Pianos should be tuned at minimum once each year.
Depending on the variance in temperature and humidity, often pianos need to be tuned twice annually.
Teachers especially must tune pianos often, because they are played often!
But how do you go about finding the right piano tuner? For someone who has never done this before, it can seem like a daunting task. The best route is to ask your teacher.Read more
In my city, there is a studio (the name I will not mention) that absolutely refuses to allow parents to sit in on the lessons with the child. When I was three, my mom enrolled me in this studio for piano lessons, not knowing that this was the policy. A concert pianist herself, when I was forced to write "mommy will not help me practice" in crayon on the top of my book, that was definitely the last straw for her. And I'm thankful that it was!
Of course, there are things parents don't know, and even when they do, they seek a teacher because the child usually listens better to someone else. But the teacher should not remove the parent from the equation, and the parent should not abdicate his or her responsibility to the young child. It takes a team effort, and when one of the three sides of the teacher - student - parent triangle is broken, music lessons are not going to be the fun, inspirational, motivational, myelin-laying, progressive, positive experience that they should be.Read more
Parents and teachers always want the music student to practice his or her instrument. Mom says, "go practice your piano!" Teacher says, "practice a total of 100 minutes this week!" The student says to herself, but rarely actually asks, "what does that mean?"
When a student just plays the instrument for 20 minutes, that is not practicing, and it isn't "making perfect," either. Of course, students of any age should be encouraged to have fun with the instrument, just as I encourage my piano students to sit down at the piano and make up songs whenever they can. But this is much different than true, deep practice.Read more
Whether you’re a pianist without the space for an acoustic piano, you want something portable, or you just prefer the bells and whistles of a keyboard, it can be difficult for pianists to find keyboards that really fit all of our requirements.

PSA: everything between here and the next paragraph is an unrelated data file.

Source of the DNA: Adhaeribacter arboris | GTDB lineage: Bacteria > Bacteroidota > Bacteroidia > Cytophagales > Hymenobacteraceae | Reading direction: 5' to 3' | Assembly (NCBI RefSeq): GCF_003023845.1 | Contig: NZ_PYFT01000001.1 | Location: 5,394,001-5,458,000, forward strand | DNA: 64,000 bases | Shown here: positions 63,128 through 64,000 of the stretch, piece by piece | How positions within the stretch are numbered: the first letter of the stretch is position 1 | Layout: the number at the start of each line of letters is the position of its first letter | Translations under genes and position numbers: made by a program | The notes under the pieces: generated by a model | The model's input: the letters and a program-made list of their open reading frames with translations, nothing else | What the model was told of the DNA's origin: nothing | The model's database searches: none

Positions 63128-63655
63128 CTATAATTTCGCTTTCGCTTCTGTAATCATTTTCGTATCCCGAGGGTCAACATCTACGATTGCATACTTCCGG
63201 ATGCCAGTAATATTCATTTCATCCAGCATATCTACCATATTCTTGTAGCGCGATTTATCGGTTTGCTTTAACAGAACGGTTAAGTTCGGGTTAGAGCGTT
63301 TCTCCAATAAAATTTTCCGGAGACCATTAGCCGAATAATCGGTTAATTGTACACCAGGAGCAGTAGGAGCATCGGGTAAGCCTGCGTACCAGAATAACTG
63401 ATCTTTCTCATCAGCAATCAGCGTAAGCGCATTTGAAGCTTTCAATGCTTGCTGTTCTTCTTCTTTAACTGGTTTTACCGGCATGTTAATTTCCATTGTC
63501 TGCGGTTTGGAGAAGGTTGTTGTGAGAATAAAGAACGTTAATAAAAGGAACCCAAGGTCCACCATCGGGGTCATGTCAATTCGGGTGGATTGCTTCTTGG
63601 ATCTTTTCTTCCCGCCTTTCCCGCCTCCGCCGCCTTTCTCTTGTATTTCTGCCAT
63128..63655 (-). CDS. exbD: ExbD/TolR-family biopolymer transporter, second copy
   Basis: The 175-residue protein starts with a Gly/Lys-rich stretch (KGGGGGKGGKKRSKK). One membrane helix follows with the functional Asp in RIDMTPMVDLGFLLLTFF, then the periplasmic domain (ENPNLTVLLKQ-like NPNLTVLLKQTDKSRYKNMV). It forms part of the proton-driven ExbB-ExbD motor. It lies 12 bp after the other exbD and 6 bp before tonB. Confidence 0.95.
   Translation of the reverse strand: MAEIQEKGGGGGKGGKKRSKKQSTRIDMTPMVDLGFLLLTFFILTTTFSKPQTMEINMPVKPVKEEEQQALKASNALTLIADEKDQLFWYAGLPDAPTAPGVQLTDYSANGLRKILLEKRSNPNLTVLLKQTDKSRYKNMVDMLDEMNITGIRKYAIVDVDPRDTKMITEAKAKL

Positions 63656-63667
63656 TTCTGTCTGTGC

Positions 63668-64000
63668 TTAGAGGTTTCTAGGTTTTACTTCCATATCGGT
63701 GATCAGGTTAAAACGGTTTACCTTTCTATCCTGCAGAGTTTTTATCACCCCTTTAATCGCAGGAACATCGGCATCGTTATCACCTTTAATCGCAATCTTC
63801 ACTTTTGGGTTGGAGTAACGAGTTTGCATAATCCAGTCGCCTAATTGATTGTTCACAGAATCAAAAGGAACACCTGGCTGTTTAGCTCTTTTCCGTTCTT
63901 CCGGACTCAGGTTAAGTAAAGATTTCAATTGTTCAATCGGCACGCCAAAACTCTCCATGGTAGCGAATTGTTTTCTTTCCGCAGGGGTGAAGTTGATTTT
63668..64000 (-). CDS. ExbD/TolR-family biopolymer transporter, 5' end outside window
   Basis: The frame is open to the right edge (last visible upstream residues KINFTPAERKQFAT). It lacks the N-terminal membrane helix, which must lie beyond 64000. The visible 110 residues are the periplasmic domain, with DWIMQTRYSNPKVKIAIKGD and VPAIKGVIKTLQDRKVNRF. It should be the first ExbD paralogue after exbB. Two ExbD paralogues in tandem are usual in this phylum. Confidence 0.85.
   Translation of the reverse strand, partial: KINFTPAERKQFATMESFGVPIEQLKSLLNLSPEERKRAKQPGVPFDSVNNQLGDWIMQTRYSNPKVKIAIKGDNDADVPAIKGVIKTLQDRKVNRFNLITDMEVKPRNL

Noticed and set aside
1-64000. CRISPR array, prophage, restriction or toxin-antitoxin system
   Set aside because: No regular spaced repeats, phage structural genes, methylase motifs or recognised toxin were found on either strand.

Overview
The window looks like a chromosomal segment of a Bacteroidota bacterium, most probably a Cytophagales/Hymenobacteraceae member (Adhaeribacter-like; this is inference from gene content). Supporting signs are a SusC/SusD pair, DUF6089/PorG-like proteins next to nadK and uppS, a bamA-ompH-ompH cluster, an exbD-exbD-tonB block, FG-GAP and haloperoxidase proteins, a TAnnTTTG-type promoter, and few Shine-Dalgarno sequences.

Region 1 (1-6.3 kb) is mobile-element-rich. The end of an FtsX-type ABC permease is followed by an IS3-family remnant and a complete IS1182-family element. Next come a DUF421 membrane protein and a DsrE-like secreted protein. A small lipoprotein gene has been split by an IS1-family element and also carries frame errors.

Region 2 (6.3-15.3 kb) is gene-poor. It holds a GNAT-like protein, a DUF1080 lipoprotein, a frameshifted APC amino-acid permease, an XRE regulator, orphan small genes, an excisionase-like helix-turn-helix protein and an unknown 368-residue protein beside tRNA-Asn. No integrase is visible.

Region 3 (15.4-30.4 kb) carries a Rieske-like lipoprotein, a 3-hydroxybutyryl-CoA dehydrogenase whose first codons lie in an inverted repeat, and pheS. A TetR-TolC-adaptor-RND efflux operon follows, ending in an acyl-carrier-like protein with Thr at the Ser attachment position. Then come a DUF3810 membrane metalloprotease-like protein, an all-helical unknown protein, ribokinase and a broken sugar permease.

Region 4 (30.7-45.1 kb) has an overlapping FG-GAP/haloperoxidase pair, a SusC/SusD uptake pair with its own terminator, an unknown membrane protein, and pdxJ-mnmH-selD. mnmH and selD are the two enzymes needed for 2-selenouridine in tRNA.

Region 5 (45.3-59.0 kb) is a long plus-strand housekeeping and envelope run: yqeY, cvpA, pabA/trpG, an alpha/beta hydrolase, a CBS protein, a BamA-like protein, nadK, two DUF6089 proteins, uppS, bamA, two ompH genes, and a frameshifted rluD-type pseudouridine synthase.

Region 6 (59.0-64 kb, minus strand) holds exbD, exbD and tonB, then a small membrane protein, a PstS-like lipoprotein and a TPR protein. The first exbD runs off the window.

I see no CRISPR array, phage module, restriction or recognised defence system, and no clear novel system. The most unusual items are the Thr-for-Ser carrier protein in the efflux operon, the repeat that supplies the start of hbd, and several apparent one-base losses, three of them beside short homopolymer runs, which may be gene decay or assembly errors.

Most importantly, however, as you begin learning how to play the piano, you should have a keyboard that feels and sounds as much like a piano as possible. Some of the requirements to look for are weighted keys, real-size keys, at least 66 keys (but preferably 88), a sustain pedal, touch-tone sensitivity, piano action, well-sampled piano sounds, an adjustable stand, and an adjustable bench.
When the keyboard is not realistic enough (meaning, it is not enough like an actual acoustic piano), your learning may be hampered when performing live on an acoustic piano. And if you do anything in the way of events, recitals, group classes, talent shows, or even playing for fun in the back of a favorite bar, if the acoustic piano feels too foreign then the results will be frustrating. Dynamics will be harder to produce, keys may be missed due to being used to another weight of keys that is unlike an acoustic piano, and tone quality may be poor. Having a keyboard that mimics the function of an acoustic piano is vital.
Here are five of the best keyboards for piano players that I recommend to my students if an acoustic piano purchase is not possible (all are under $2,000 retail price!), with descriptions taken directly from merchandiser websites, in part or in whole:Read more
As you’re learning the piano, one of the most difficult things to do, especially for young children or beginning pianists, is to bring out the melody. Simply saying it does not help, so I’ve found I need to provide students with ways to practice this at home, guiding them toward the correct sound. If you’re listening well and spending time focusing on hearing the repertoire performed correctly, you will be more successful more quickly.
Here are five ways to practice bringing out the melody:Read more